• @Bob, you may not realize this but PVP gathered 1,300 + signatures in 3 petitions against this expansion. We were not a small group opposing. Brian Grant’s petition, which used SAM’s members email list to sign were only something like 60 or so signers more. This doesn’t speak well for SAM as having a vast majority behind them. What SAM had behind them were bought politicians

    • @U Sheilan:

      Well then you have approximately 0.18% of Seattle residents (700,000) that also have equal say into what happens with their park system. That is a rounding error, not a consensus.

    • @Fairley:
      Well the point is Seattle residents didn’t get to vote on the issue. In 1997 I-42 was passed to protect parks and green spaces from something like this happening. Just because they used a loop hole doesn’t mean it was an ethical. They should have asked the people of Seattle on a ballot what they wanted for their park.

    • @U Sheilan:

      The first section of Initiative 42:

      “Section 1. All lands and facilities held now or in the future by The City of Seattle for park and recreation purposes, whether designated as park, park boulevard, or open space, shall be preserved for such use; and no such land or facility shall be sold, transferred, or changed from park use to another usage, unless the City shall first hold a public hearing regarding the necessity of such a transaction and than enact an ordinance finding that the transaction is necessary because there is no reasonable and practical alternative and the City shall at the same time or before receive in exchange land or a facility of equivalent or better size, value, location and usefulness in the vicinity, serving the same community and the same park purposes.”

      I would think they met that requirement to a T. The City has covered it’s bases, especially since the building and land still belong to the City.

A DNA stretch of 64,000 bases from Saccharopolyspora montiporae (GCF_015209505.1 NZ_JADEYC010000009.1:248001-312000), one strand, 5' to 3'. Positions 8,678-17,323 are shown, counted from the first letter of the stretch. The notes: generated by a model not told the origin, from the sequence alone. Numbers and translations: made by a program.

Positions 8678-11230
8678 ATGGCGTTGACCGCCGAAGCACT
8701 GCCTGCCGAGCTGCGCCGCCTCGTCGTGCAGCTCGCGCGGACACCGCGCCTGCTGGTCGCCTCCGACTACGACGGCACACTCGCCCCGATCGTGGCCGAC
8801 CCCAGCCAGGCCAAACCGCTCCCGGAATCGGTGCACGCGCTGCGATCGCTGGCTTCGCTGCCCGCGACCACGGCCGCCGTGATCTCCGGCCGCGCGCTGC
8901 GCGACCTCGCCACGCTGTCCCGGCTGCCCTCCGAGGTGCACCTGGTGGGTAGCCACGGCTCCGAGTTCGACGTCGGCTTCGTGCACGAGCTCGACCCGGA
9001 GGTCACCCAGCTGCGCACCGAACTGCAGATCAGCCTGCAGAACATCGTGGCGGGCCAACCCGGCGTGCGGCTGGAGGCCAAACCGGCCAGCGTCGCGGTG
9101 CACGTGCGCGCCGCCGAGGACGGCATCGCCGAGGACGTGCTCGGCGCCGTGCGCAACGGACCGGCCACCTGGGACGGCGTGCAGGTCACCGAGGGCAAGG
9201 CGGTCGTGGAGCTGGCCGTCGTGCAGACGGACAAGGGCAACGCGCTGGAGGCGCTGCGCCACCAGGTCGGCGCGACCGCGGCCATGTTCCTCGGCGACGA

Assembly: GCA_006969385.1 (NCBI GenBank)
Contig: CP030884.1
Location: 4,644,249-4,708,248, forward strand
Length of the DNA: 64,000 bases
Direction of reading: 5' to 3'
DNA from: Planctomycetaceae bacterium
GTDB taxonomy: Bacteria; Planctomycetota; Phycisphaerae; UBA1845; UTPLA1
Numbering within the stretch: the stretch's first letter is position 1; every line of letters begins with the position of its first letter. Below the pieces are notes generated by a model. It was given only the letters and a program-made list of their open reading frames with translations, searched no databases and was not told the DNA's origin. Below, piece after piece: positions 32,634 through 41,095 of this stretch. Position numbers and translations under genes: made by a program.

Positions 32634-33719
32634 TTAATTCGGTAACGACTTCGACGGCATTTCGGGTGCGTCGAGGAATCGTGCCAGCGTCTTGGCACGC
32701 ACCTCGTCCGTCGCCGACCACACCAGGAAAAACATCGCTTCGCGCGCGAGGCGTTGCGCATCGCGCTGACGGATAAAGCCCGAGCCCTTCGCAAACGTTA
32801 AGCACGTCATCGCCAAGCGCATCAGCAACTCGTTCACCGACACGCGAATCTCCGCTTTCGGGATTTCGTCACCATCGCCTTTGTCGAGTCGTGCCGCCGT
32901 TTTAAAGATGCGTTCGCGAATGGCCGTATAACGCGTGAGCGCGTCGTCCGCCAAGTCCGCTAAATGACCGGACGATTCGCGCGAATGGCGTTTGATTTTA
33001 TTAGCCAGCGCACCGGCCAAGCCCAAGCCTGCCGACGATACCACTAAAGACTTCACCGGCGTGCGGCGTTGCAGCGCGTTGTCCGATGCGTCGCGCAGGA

One could argue semantics that Seattle is changing 3,000 SF (approximately 0.15% of Volunteer Park) from park use without receiving an equal size portion of land of similar use. But (1) Seattle owns everything there already, so there’s no one to transfer from or two, (2) the museum is a park amenity that I would think fits the general use of Volunteer Park and (3) it wouldn’t make sense to acquire an additional 3,000 SF of shady, unused park space elsewhere.

      The real fun part is yet to come. As you are probably aware, Section 2 of I-42 allows for this battle to be elevated to the Superior Court, which I’m sure the anti-SAAM group is already planning, now that the Council has officially approved the expansion. I don’t see the Courts ruling any different, however.

    • @Fairly: One could argue that SAAM is not a park amenity or park recreation. Why isn’t the museum free? One could argue it is the spirit of I-42 which is being trampled.

    • @U Sheilan: The spirit of I-42 was not to prevent an 85 year old museum from expanding into a tiny portion of a park (again, 0.15%: a rounding error). You should really read the history of I-42 to understand the reason for its passage before you try to hide behind it.

      And amenities that you have to pay admission for exist in public parks across the City, the State, the Country and the World. A lot of these amenities are run by private contractors. In this case, the private contractor is a not-for-profit entity. A lot of other park amenities are run by for-profit entities, so why the anger at this one?

    • @Fairly the one’s who are hiding behind something are SAM and supporters. Otherwise this deal would not have happened in secret and the public would have been allowed to have their say.

  4. Volunteer Park belongs to the people of Seattle. It is the peoples money being spent on this expansion and free rent for SAAM for the next 55 years. The people should have had a say about this and not left the decision in the hands of government and politicians.

  5. @ Fairly Obvious
    You’re joking, right? No alternatives were presented. We are stuck with an unimaginative expansion that will endanger the priceless trees to its east. I can walk in that area of the park whenever I like… but I won’t have access to the museum.

    • It has been pointed out again and again that almost no one uses that area of the park. The museum expansion will be a much better use of the space. I have not seen anything to indicate that any trees will have to be removed….if this does happen, it would only be one or two.

  6. It’s also @fairly obvious that park dimensions include large sections of road, buildings, wooded areas, playground, tennis and a huge ass fenced off reservoir. As a portion of open green space, the land being repurposed to concrete is actually significant. I mean, as a percentage of the population, you are much less than a rounding error, but we still love you.